Arsenal 2-0 West Ham: Zola brave for going with a 4-4-2, but foolish for sticking to it

March 20, 2010

You have to admire Gianfranco Zola for going to the Emirates and playing a 4-4-2. Without his two best players, Scott Parker and Carlton Cole, it would have been tempting to do what most sides do when they play Arsenal away – go 4-5-1 and try and hit Arsenal on the counter.

It least gave Arsenal’s players something to think about. For example, Emmanuel Eboue (who increasingly seems to be Arsenal’s first-choice right-back in home games), seemed slightly unsure of himself positionally. Accustomed to playing against 4-5-1 / 4-3-3 shapes where he is in direct competition with an opposing winger, he is used to having to stick solidly to his opponent. But with West Ham playing a 4-4-2, his opponent, Junior Stanislas, was playing 20 yards deeper than he would be in a 4-5-1, and slightly narrower too. So when Eboue tracked Stanislas closely, he opened up a huge about of space in Arsenal’s right-back area, which was exploited briefly first by Mido, and then by Alessandro Diamanti, who wasted a good opportunity to score. West Ham seemed to be lacking any pace upfront to exploit this problem (and also any pace to worry Sol Campbell).

A similar situation was faced by Thomas Vermaelen, by now used to facing just the one opposition striker. He went on one of his customary surges forward to join the Arsenal attack, before quickly realising that this was leaving Sol Campbell with an overload of strikers, forcing him to retreat.

But ultimately it left Arsenal with a spare man in the centre of midfield. Arsenal continually worked triangles around West Ham on the edge of the opposition area as a result, and five or six times were just one (fairly basic) pass away from creating clear-cut chances throughout the first half.

The game’s crucial moment came on the stroke of half-time, when Thomas Vermaelen brought down Guillermo Franco, to concede a penalty, and reduce Arsenal to ten men. That is twice in as many games that Arsenal have conceded a penalty in this manner – at Hull it was Sol Campbell who brought down Jen Venegoor of Hesselink and was lucky not to be sent-off. Is this a coincidence? It is probably slightly unfortunate that the situation has arisen so blatantly in such a short space of time, but the fact is that Arsenal play a relatively high defensive line, and when they are without the pace of William Gallas, they’re much more likely to be exposed by balls played in behind the defence. Whether it was a penalty is debatable, but it was nevertheless a certain error by Vermaelen, who hesitated before allowing Franco to get in behind him. The Belgian has been a wonderful signing, but is prone to small yet crucial errors.

After the break, Arsenal reacted by simply shifting Alex Song into the centre of defence, and playing a 4-4-1 system. The decision by Wenger to bring on Abou Diaby was wise, for he held onto the ball well and was defensively sound. Song’s presence from the centre of midfield was missed, but the Fabregas-Denilson partnership has played together in a four-man midfield on countless occasions, and was fairly comfortable throughout.

It’s always amazing that managers change their side so little when an opponent gets a man dismissed. You’re faced with a different challenge – the opposition will suddenly be a man light in one area of the pitch, and if you don’t seek to exploit that, you probably will play into the hands of the ten men. Defensively, Arsenal didn’t have much of a problem during the game. In terms of defending, if you’re up against a 4-4-2, you’re completely comfortable playing with a 4-4-1 shape, because none of your defenders or midfielders are any more stretched than if you still had eleven men in a 4-4-2 shape – unless the opposition get their full-backs forward.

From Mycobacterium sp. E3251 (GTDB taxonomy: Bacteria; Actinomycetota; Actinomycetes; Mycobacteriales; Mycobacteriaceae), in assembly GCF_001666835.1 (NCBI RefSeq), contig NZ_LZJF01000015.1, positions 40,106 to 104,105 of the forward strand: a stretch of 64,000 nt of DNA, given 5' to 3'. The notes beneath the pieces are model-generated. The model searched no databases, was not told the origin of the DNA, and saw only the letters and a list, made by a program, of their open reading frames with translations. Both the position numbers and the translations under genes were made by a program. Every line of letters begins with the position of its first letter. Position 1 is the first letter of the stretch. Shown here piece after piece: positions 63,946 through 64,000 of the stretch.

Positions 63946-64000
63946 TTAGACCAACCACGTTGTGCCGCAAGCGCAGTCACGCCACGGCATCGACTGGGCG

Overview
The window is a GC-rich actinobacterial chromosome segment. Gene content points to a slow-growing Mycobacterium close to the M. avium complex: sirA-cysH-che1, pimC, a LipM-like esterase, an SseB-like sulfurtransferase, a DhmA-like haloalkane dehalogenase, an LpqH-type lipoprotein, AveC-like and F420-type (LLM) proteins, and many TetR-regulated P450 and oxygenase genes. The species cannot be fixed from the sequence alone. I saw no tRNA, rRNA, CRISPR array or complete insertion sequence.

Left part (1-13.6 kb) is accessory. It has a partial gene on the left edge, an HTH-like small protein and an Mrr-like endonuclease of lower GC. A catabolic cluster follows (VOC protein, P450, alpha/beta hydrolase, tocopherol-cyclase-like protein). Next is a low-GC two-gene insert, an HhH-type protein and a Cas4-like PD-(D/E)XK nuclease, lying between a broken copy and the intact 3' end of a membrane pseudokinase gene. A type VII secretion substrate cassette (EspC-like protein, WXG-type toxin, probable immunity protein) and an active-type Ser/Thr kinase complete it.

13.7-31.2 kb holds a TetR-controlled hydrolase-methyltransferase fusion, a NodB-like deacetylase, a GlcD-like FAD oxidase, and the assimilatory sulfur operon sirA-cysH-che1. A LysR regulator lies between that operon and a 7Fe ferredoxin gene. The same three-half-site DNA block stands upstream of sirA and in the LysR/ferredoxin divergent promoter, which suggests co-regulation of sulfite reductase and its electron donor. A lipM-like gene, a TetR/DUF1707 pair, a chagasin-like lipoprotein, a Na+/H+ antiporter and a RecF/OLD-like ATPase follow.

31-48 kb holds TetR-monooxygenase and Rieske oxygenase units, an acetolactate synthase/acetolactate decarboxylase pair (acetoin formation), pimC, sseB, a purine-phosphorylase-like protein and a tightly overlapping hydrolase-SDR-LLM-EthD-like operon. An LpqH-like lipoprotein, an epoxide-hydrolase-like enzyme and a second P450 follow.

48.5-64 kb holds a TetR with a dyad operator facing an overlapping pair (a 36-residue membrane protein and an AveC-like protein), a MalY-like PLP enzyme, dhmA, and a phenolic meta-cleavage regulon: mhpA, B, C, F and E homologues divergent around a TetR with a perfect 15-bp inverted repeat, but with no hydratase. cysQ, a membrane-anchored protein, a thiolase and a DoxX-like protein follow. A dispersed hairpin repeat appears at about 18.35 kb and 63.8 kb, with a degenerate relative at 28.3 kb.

But West Ham didn’t do this – neither Daprela or Spector seemed comfortable coming forward on the ball. Zola’s substitutions were effectively just straight swaps – two strikers off, two strikers on, and a central midfielder removed for a (slightly more offensive) central midfielder. With Spector relatively poor on the ball, surely Zola could have put Noble on for Spector, and shifted Valon Behrami to right-back, where he has played for West Ham numerous times. This would have given West Ham one extra player comfortable on the ball, and Behrami’s forward runs would have at least drawn an Arsenal midfielder towards him, creating more space for West Ham to work the ball around Arsenal’s players.

Alternatively, Zola could have switched formation, perhaps to a 4-3-3. This would have turned the tables on Arsenal, and given West Ham an extra player in midfield, where they perhaps could have worked the ball more effectively around Fabregas and Denilson. Being a man short in the centre of midfield is not a situation Arsenal are used to.

Zola admitted in his post-match interview that West Ham didn’t exploit Arsenal’s numerical disadvantage well enough, and said he had hoped West Ham would ‘use the ball better’ and ‘move Arsenal’s players around more’. But surely Zola himself must take some of the blame – by effectively ‘matching’ Arsenal in keeping with a 4-4-2 (without attacking full-backs) against a 4-4-1, he made it extremely easy for Arsenal to defend their lead, as each Arsenal player had a specific player to be picking up, and were never overloaded in any area of the pitch.

It’s easy to be wide in hindsight, but the deficiencies in West Ham’s play were obvious throughout the second half, and Zola didn’t really take any steps to address them. Arsenal should have been made to work harder than this.

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